John Wayne 377 by Andy Warhol presents the macho leading man in Hollywood’s prime. He was fixture in western and war movies alike and was considered an all-American hero. The source image is a publicity photo from the film The Man Who Shot Liberty Valance (1962). In this image, the celebrity status of John Wayne completely overshadows the actor’s real identity, Marion Robert Morrison. In the movie, a reporter takes the story of John Wayne’s character back to his editor and is told, “This is the West, sir; when the legend becomes fact, print the legend.” In this series, that’s what Warhol did.
John Wayne 377 by Andy Warhol as Part of His Larger Body of Work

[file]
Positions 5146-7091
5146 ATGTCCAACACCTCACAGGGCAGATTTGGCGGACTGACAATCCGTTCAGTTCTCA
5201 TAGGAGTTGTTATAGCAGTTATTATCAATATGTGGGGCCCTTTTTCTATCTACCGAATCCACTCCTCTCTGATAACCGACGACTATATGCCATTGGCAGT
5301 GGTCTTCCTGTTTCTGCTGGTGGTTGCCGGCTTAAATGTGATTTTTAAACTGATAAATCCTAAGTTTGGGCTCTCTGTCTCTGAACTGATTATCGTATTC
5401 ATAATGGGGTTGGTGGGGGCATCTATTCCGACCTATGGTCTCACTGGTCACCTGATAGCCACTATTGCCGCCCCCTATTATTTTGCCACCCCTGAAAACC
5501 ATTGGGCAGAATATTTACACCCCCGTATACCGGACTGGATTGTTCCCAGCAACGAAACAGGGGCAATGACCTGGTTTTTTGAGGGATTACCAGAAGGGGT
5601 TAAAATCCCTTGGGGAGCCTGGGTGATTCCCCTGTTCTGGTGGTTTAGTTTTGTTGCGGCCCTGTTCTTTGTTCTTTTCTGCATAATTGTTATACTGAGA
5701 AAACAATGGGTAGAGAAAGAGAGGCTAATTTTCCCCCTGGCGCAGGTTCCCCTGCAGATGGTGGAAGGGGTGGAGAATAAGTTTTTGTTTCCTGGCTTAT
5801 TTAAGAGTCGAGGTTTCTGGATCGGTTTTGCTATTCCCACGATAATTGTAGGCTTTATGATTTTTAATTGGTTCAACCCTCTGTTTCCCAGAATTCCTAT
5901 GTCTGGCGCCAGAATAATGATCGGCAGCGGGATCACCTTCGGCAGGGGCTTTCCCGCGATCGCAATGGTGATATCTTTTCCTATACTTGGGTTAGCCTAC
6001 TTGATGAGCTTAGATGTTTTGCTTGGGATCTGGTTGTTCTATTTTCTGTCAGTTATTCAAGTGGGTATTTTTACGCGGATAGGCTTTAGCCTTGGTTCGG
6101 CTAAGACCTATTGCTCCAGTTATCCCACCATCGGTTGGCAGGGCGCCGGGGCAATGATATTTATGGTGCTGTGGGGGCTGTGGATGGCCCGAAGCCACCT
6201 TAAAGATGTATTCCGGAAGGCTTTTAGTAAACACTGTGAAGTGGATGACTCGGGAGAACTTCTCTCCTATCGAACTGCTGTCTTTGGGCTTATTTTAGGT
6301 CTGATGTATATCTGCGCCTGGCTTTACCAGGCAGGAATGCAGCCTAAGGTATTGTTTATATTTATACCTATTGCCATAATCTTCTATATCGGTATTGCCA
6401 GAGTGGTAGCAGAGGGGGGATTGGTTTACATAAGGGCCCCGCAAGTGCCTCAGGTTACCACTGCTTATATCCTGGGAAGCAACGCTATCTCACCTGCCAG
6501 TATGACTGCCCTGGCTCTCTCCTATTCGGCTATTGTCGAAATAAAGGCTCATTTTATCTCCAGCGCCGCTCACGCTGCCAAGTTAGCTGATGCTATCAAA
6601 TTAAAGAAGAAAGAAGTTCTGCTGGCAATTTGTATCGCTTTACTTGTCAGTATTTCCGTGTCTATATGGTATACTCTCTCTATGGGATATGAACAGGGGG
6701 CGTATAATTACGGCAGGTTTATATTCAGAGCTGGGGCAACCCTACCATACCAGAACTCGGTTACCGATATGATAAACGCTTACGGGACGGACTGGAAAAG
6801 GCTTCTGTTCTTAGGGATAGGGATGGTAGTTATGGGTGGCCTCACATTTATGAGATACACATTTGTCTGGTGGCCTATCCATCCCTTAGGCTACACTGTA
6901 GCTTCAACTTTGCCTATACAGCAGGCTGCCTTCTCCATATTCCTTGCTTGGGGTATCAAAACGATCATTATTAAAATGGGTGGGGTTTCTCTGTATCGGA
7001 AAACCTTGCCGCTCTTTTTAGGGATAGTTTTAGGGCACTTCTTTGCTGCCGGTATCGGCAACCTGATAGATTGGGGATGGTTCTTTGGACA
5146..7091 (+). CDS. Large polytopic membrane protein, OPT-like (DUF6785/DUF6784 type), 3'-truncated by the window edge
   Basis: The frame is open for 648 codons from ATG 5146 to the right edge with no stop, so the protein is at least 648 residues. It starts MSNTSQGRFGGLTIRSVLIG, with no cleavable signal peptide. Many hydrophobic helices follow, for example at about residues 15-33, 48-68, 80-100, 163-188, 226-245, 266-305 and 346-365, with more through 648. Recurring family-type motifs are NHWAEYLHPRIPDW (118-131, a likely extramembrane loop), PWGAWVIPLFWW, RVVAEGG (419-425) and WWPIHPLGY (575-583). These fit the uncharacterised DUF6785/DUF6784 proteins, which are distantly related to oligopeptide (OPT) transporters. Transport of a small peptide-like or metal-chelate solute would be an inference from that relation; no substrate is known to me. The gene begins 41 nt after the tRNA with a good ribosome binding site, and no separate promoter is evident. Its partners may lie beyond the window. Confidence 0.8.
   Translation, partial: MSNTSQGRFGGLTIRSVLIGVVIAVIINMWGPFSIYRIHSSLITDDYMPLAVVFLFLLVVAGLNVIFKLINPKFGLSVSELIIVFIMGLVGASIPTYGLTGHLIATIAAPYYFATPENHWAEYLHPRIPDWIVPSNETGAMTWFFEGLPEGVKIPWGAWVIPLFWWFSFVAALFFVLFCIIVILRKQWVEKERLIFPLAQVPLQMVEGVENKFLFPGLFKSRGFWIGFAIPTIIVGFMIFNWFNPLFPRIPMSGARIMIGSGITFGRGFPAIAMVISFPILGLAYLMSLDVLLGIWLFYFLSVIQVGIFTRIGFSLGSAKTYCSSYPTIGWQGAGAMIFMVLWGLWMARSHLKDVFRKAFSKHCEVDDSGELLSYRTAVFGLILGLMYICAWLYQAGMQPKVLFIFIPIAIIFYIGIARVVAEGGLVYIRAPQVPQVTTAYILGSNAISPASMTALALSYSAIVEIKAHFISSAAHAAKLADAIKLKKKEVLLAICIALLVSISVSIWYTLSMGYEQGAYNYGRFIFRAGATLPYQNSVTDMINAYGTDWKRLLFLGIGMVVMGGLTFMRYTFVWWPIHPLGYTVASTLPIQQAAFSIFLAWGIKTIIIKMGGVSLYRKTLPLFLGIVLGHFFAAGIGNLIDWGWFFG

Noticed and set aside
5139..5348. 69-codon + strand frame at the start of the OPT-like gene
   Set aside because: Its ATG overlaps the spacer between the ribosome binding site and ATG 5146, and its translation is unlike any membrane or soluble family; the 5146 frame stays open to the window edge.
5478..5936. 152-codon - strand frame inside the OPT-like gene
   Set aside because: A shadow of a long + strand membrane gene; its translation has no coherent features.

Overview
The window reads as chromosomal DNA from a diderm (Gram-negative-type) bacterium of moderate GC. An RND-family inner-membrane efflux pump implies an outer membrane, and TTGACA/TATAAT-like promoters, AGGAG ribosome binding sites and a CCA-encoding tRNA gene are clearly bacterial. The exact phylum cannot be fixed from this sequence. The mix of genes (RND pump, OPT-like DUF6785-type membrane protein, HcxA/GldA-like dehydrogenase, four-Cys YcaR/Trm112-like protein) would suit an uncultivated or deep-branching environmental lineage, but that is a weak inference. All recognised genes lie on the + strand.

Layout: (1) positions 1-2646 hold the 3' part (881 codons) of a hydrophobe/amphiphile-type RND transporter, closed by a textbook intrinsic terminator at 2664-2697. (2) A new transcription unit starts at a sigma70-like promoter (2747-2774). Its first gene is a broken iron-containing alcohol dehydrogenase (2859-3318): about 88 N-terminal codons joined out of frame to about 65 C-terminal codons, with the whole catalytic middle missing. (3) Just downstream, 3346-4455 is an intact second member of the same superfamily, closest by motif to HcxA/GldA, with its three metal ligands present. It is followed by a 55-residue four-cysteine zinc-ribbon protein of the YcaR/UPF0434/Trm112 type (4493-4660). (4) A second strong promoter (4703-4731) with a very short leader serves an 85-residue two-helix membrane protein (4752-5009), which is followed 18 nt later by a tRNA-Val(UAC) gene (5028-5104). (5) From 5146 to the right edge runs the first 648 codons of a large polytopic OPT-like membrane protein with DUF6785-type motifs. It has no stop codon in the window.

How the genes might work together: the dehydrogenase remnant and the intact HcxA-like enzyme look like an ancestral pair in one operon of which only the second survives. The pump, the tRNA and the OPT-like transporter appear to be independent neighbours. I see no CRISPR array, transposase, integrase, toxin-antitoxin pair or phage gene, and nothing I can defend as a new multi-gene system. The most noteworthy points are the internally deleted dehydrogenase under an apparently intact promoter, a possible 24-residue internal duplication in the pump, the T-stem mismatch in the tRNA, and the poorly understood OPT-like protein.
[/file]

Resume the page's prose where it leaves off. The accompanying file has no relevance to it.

Warhol interspersed recognizable portraits of well-known American heroes with less familiar Native American images and motifs in his ironic Cowboys and Indians series, holds commentary on Americans’ collective mythologizing of the historic West. Rather than portraying Native Americans within their historical landscape or cowboys in their veritable forms, Warhol chose to portray a popular, romanticized version of the American West. The West that he chose to represent is familiar to everyone and can be seen in novels, films, TV series. The series demonstrates an ahistorical representation that mirrors a popular interpretation of the American West.